WelCom May 2019:
‘Jesus puts peace into our hearts so that in turn we can give it to others.’
Cardinal John Dew, Archbishop of Wellington
In mid-April Pope Francis met at the Vatican with the Archbishop of Canterbury, Archbishop Justin Welby [principal leader of the Church of England, symbolic head of the worldwide Anglican Communion and bishop of the Diocese of Canterbury]. Together they met with South Sudanese civil and church authorities at the end of their two-day spiritual retreat in the Vatican, which had been proposed and organised by Archbishop Justin Welby. The retreat had brought together those who will lead as president and vice-president of the country following a peace accord signed last September, and Church representatives, both Catholic and Protestant leaders.
At the end of the two days Pope Francis stressed: ‘I urge you, then, to seek what unites you, beginning with the fact that you belong to one and the same people, and to overcome all that divides you.’ He then went on to say he would never get tired of repeating ‘peace is possible’.
We are living in these Easter days when we hear so many Gospel stories of the Risen Jesus appearing to people, standing in their midst and saying, ‘Peace be with you’. That is not just a liturgical greeting used at Masses and in different Church ceremonies. When Jesus says ‘Peace be with you’ he asks us to be people of peace, people who approach others with peace in our hearts, rather than grudges or thoughts of getting even when something has not gone the way we wanted. Many WelCom readers will remember the Papal Tour theme of Pope St John Paul II in 1986, when we were reminded repeatedly, as New Zealand prepared for his visit and during the days he was here, that ‘The Heart of Peace is Peace of Heart.’
Peace is Jesus’ gift to us when he stands among us and says, ‘Peace be with you’. He puts peace into our hearts so that in turn we can give it to others.
From time to time we hear inspiring stories of people who have forgiven, have gifted peace to others. Sometimes after a tragedy, a deep personal hurt, it can even be after a life has been taken – maybe by a driver who should not be driving or a senseless attack and murder. Over recent weeks there has been much publicity about the Islamic community who have not held a grudge against the gunman who senselessly and violently took so many lives in the Christchurch shootings. There have been touching stories of Muslims who have refused to give in to hate and revenge, and who have chosen to forgive and to be people of peace.
There is no point in holding on to something that is going to burn us up inside, something that is going to twist our minds and turn us into cynics and sceptics, which is going to leave us bitter and sad.
‘If we cultivate peace of heart, we will be able to be peaceful people if ever faced with anything traumatic or dramatic.’
Recently I was sent a copy of a book entitled The Poor Save Us, written by Megan McKenna who has visited Wellington a couple of times and spoken at various events. Megan is a poet, theologian, storyteller and teacher. I was very taken with one of her stories about visiting Israel and the West Bank. This story affected me deeply because of all the stories we were hearing about the shooting at the mosques in Christchurch and the acceptance and forgiveness of the Muslim community.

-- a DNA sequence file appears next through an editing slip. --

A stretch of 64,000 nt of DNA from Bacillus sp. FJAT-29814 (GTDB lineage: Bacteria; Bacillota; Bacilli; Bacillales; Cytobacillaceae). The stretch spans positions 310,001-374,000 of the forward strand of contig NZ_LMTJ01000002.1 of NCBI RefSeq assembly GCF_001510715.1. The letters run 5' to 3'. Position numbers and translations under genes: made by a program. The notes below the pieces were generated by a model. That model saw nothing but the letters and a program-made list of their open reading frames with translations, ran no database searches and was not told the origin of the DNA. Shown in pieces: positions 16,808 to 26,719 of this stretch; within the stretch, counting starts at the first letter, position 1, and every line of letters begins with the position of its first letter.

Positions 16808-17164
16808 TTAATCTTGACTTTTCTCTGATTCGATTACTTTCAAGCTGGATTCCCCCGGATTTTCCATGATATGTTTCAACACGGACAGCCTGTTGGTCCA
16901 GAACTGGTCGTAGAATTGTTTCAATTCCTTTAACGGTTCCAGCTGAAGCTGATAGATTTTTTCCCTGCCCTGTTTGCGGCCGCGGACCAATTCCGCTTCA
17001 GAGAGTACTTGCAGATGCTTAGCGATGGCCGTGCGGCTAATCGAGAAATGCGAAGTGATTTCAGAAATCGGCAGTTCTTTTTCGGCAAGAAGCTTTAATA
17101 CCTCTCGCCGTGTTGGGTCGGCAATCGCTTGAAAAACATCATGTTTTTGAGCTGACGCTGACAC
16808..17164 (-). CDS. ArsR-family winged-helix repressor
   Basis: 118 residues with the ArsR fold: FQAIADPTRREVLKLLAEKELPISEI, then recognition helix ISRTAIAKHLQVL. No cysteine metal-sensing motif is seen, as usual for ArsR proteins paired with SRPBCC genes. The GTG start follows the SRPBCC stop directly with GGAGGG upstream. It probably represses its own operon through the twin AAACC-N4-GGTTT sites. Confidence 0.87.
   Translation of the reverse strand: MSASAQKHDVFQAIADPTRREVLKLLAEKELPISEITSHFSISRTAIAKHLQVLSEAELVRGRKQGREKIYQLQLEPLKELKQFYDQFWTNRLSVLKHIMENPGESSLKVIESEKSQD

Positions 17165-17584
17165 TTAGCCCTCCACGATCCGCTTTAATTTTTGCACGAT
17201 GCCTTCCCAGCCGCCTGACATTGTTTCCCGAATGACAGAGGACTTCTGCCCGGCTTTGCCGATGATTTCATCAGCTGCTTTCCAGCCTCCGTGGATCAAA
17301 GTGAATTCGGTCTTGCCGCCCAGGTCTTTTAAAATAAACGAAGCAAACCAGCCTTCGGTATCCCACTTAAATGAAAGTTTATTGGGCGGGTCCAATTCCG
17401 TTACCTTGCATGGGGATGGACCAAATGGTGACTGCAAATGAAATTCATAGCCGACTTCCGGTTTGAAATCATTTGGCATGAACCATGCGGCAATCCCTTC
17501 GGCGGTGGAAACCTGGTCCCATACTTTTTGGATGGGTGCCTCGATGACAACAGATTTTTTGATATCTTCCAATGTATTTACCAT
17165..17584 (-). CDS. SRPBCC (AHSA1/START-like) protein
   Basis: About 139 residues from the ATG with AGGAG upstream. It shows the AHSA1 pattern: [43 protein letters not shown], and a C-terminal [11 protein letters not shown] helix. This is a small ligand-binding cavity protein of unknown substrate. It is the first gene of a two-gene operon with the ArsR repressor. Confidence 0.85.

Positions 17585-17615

Megan McKenna wrote about being in a home on the West Bank, with a large family gathered around her, and as she looked at a family photograph, she tried to match faces with those in the photo. She noticed there were two faces that she hadn’t found in the group gathered around her. She innocently asked, ‘Who are these two? They’re not here tonight? Are they away with relatives or off with others?’ She wrote about how a silence descended ‘almost as thick and quickly as the shadows of night came down around us’. As she glanced up, she realised everyone was looking at her.
After a few moments, one of the children, a boy of about eight, pointing at one of the missing ones, a boy in the picture, said, ‘That’s Reuben, our big brother’, and a girl said, ‘And that’s our sister Eliza. They’re not with us anymore. They were shot by the soldiers. Abba took them to his hospital. But they’re still here. We just don’t know exactly where.’
The family then went on to talk about Reuben and Eliza. Reuben’s eyes went to a Jewish mother, and his liver and kidneys to a boy about his age, and his lungs to a little baby. And Eliza’s eyes are in a girl who went to high school in Tel Aviv, and her heart is in someone else – like her liver. The children then said ‘We know they’re on the other side of the line, looking back at us when we eat and play, and we are together. We look for them when we go out and look across through the fence or when we go to the other side. We look at everyone very closely and see if we can find them, recognise them in someone. We know we’ll know if they are there in someone, so they’re with us, still just not here right now.’
I found that to be an amazing story. A family could speak openly about how two children had been shot and killed and parts of their bodies has been gifted to people on the other side. For me that is also a story of acceptance and forgiveness, of great generosity of heart. That could only happen when people have ‘Peace of Heart’.
This is Easter, in some ways it is always Easter for us, because the Risen Jesus is always with us gifting us with his peace and expecting us to gift it to others. We do that in the routine and the mundane of our daily lives. If we cultivate peace of heart, we will be able to be peaceful people if ever faced with anything traumatic or dramatic. The challenge is also to have peace of heart days on days which can sometimes be monotonous and unexciting, or tedious and dreary.
‘Peace be with you.’